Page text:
Nightmarish Roads in British Columbia


Charles-Etienne Simard, Journalist

Some of British Columbia’s most important highways were partially destroyed after an atmospheric river hit the province last November. 


Usually, North Vancouver has an average of 244 mm of water during the month of November, but this year, this count was exceeded by 80 mm in only two days. This is the main reason why people weren’t prepared for the massive floods that followed these two days. The heavy rain caused a lot of mudslides on the roads and even caused bridges to fall. 


With 10 000 daily users, the Coquihalla Highway is one of the most important roads of the province. It’s the main road between the south of the province and the center. The Coquihalla, also known as Highway 5, is damaged at 20 different sites over 130 kilometers. According to Transportation Minister Rob Fleming, this route could reopen to commercial uses only in two months: “ We’re reasonably optimistic that enough repairs can be completed to allow commercial traffic on the corridor in two months in late January.”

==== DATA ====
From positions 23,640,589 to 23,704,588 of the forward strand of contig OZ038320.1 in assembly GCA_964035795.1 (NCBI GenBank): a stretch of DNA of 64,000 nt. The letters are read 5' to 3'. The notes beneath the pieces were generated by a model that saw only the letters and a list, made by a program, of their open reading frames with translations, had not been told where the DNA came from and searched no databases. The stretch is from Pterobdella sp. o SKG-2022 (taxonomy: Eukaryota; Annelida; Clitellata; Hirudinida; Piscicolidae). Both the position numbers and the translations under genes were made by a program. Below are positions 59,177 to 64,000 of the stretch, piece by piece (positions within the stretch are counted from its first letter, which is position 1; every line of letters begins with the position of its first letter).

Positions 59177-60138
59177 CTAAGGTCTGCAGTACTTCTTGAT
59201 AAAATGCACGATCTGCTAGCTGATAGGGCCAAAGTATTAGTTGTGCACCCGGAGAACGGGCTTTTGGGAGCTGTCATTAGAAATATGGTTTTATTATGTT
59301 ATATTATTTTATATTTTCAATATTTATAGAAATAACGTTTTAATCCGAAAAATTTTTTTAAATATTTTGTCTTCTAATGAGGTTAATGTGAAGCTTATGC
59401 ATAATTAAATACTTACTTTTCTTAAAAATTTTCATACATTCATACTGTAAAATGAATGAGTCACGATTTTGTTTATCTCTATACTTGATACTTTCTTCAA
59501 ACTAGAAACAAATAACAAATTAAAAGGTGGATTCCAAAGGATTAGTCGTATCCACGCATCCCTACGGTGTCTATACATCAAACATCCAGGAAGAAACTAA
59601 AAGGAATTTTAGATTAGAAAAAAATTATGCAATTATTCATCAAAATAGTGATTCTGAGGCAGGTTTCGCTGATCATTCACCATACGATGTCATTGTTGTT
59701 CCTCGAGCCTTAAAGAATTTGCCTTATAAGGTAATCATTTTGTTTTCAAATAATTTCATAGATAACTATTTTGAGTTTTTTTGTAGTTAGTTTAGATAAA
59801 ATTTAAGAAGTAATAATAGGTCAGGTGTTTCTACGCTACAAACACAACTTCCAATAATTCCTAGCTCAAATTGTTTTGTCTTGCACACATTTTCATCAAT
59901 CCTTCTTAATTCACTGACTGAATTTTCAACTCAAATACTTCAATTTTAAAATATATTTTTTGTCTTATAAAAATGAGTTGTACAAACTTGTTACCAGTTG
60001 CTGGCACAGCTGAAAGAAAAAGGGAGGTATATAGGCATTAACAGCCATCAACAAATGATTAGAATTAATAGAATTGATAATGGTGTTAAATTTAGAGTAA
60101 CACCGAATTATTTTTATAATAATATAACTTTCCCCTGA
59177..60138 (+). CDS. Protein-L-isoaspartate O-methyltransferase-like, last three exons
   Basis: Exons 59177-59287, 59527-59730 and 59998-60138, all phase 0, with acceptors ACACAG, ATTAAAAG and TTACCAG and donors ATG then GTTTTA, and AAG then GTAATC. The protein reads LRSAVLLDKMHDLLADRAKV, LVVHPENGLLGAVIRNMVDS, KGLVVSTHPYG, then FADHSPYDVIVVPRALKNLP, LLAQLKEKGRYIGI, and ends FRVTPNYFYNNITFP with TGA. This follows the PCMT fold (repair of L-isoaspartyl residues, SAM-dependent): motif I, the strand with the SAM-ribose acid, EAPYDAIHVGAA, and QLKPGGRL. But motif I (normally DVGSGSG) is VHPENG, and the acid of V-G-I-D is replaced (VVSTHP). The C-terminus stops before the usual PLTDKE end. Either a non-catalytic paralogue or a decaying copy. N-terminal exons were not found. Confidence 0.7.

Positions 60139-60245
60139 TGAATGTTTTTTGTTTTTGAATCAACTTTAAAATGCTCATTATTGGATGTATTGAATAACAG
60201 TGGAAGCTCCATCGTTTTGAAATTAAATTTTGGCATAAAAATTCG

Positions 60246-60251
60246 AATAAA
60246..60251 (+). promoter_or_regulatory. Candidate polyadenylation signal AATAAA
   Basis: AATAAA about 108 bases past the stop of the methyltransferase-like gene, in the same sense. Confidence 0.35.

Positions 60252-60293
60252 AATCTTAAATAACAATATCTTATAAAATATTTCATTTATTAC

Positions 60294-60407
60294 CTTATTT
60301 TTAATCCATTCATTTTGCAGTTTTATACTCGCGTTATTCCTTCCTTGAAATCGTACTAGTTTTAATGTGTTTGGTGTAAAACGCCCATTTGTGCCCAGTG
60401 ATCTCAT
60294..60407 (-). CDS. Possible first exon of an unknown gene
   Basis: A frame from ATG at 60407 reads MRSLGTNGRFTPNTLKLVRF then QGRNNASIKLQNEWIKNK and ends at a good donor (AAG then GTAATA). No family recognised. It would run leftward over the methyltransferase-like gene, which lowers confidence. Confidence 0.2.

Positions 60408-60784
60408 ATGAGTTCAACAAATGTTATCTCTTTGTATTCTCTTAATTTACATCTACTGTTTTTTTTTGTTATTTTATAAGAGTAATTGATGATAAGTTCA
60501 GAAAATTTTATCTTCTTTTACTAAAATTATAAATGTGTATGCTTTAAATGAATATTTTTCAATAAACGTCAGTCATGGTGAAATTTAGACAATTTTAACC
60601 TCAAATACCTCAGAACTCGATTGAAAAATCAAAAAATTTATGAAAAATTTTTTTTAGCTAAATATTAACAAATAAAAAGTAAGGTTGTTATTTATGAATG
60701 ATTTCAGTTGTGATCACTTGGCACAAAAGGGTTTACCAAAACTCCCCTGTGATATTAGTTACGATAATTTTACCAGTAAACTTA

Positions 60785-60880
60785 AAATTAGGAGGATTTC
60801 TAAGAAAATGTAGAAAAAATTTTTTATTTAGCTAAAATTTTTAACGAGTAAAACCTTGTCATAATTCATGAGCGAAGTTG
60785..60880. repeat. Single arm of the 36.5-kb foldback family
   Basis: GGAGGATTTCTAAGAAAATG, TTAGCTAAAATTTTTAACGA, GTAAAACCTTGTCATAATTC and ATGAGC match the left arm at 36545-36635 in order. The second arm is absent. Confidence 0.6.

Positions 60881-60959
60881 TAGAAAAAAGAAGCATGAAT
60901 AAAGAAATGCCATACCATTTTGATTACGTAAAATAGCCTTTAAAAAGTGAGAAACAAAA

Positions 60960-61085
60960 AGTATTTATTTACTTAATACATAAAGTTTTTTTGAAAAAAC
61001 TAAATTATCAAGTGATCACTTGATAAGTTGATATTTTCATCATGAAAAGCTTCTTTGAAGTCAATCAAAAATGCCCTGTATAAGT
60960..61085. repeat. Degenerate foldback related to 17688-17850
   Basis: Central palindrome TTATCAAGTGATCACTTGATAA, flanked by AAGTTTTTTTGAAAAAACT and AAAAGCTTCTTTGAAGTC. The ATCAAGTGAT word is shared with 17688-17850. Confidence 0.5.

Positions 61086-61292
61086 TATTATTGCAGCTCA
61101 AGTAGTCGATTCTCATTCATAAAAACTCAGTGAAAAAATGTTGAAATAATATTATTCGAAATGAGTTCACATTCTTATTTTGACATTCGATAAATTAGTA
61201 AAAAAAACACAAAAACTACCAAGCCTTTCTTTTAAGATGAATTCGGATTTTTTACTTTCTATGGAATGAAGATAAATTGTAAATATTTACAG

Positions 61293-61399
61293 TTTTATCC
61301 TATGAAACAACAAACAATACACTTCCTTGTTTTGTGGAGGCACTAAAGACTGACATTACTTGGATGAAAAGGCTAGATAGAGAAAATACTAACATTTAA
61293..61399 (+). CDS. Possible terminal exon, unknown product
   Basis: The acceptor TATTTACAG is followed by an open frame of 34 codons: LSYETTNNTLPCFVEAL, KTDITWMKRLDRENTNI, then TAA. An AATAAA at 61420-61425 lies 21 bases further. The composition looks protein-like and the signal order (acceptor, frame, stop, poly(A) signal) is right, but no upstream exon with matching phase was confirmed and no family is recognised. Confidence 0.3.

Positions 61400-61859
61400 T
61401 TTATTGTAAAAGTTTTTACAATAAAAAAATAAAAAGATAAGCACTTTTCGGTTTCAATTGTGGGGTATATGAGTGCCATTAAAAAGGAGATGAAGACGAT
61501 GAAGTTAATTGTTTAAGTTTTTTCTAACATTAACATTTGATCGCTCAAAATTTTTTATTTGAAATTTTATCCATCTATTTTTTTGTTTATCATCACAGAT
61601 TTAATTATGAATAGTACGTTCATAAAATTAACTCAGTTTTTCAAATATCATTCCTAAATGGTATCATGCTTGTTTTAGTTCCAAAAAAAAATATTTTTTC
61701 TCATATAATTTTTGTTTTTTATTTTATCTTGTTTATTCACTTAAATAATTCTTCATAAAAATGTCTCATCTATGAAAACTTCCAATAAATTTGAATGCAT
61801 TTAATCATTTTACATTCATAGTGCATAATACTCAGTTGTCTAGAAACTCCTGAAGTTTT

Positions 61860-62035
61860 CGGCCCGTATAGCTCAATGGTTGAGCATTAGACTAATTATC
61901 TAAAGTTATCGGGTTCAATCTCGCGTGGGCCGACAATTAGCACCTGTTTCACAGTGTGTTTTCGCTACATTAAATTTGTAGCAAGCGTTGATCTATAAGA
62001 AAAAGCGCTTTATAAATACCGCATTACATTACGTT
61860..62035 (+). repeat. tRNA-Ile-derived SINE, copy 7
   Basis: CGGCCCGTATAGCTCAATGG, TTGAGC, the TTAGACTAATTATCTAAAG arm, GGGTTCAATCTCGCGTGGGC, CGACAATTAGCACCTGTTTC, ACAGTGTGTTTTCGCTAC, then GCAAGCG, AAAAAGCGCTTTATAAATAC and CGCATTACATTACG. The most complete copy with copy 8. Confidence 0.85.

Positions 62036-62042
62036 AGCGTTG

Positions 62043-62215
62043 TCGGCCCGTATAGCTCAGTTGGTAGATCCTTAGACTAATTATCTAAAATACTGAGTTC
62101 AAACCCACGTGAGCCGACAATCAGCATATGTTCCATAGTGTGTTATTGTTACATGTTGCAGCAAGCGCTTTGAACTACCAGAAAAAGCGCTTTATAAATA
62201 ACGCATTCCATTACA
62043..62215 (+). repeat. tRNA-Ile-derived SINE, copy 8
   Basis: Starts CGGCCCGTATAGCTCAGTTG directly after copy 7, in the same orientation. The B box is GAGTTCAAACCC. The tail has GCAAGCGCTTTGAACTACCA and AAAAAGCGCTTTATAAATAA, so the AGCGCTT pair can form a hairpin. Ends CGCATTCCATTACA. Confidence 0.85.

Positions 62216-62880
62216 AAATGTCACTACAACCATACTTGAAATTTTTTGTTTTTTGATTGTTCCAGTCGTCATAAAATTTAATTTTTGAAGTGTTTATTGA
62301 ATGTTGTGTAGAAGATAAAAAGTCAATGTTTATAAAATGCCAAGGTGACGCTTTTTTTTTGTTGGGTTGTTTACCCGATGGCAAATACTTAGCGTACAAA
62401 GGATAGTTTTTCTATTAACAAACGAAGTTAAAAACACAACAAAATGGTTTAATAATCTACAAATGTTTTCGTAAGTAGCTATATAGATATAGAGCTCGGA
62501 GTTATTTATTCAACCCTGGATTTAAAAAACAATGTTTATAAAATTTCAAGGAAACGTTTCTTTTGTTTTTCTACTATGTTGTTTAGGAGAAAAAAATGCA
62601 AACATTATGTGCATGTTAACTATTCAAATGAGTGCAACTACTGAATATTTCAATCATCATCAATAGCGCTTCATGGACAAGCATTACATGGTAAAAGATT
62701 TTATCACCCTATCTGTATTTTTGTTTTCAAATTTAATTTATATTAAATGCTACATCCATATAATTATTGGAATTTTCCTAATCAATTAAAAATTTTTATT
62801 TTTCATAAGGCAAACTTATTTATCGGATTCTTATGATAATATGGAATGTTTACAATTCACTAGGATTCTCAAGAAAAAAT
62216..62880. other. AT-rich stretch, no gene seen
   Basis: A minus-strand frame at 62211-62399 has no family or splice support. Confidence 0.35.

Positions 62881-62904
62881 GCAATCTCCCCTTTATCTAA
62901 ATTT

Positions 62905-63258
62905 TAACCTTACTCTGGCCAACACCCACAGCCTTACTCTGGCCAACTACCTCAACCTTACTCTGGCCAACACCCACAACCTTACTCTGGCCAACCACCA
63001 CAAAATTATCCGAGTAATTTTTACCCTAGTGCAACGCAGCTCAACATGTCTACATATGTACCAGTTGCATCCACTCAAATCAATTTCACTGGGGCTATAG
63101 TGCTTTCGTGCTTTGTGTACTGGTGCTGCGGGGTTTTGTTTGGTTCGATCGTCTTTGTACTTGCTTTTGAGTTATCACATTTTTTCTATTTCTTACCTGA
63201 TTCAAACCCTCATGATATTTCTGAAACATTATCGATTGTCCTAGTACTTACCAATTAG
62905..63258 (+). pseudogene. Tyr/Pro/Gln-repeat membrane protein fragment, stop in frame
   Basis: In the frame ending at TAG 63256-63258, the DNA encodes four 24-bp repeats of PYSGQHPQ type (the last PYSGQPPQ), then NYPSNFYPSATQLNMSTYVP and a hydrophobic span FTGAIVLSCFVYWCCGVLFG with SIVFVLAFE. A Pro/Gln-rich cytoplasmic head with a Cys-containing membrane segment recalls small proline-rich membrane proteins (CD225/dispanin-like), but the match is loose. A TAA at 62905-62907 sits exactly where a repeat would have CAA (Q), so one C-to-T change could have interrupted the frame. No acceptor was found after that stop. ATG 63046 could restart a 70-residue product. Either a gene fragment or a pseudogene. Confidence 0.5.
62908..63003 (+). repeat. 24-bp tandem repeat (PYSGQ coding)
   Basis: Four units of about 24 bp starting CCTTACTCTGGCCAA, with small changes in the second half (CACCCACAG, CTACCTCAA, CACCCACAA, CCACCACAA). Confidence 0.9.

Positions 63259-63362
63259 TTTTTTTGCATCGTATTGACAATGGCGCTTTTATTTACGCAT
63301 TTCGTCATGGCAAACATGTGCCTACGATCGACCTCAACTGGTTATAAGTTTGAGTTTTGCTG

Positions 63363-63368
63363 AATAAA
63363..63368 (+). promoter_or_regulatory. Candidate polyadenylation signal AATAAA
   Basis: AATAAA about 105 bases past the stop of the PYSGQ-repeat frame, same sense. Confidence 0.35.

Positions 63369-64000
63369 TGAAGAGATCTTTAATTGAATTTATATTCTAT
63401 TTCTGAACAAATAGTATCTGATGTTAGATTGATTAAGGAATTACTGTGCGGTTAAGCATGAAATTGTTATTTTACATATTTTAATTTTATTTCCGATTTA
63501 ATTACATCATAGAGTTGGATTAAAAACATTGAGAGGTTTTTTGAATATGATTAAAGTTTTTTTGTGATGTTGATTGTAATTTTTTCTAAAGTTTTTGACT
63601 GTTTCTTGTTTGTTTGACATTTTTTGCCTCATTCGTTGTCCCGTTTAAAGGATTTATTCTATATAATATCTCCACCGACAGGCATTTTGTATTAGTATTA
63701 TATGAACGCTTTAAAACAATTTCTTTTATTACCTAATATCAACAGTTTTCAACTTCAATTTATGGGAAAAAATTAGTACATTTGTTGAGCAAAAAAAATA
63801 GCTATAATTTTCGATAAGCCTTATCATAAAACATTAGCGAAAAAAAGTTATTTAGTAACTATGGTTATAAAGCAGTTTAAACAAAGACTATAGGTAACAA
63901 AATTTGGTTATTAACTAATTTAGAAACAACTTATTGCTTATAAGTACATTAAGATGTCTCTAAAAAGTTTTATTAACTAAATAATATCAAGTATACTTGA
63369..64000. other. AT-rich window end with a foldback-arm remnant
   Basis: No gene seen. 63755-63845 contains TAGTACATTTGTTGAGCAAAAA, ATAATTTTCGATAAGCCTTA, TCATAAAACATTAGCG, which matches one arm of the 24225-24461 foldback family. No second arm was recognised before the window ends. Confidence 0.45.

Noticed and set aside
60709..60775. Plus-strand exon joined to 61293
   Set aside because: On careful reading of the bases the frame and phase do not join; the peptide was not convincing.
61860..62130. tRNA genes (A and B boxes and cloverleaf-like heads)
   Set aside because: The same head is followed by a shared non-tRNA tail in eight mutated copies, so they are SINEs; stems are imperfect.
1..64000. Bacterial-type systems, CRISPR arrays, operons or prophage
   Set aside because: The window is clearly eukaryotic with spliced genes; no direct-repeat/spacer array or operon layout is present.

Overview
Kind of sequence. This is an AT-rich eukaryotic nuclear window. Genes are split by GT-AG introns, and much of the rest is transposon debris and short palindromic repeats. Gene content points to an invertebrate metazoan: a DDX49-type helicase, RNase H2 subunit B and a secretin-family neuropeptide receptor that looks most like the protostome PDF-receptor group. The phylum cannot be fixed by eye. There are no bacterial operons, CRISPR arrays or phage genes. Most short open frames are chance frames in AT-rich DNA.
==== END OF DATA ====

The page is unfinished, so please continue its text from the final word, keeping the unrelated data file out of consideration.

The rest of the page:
Highway 1, part of the Trans-Canada Highway, was also heavily damaged at 4 places, including a completely washed out section. Again, the traffic could reopen in mid-January for essential transport.


John Clague, emeritus professor of Earth sciences at Simon Fraser University in Burnaby said that the areas that were the most impacted by the wildfires earlier this year suffered more of the floods and landslides than other parts of the province. 


Since the soil no longer absorbs water, the water runs down very, very quickly and starts to scour out things,” said Bob Freitag, director of the institute for Hazards Mitigation, Planning and Research at the University of Washington. 


The transportation minister estimated the cost of the road repair to be between 170m $ and 220m $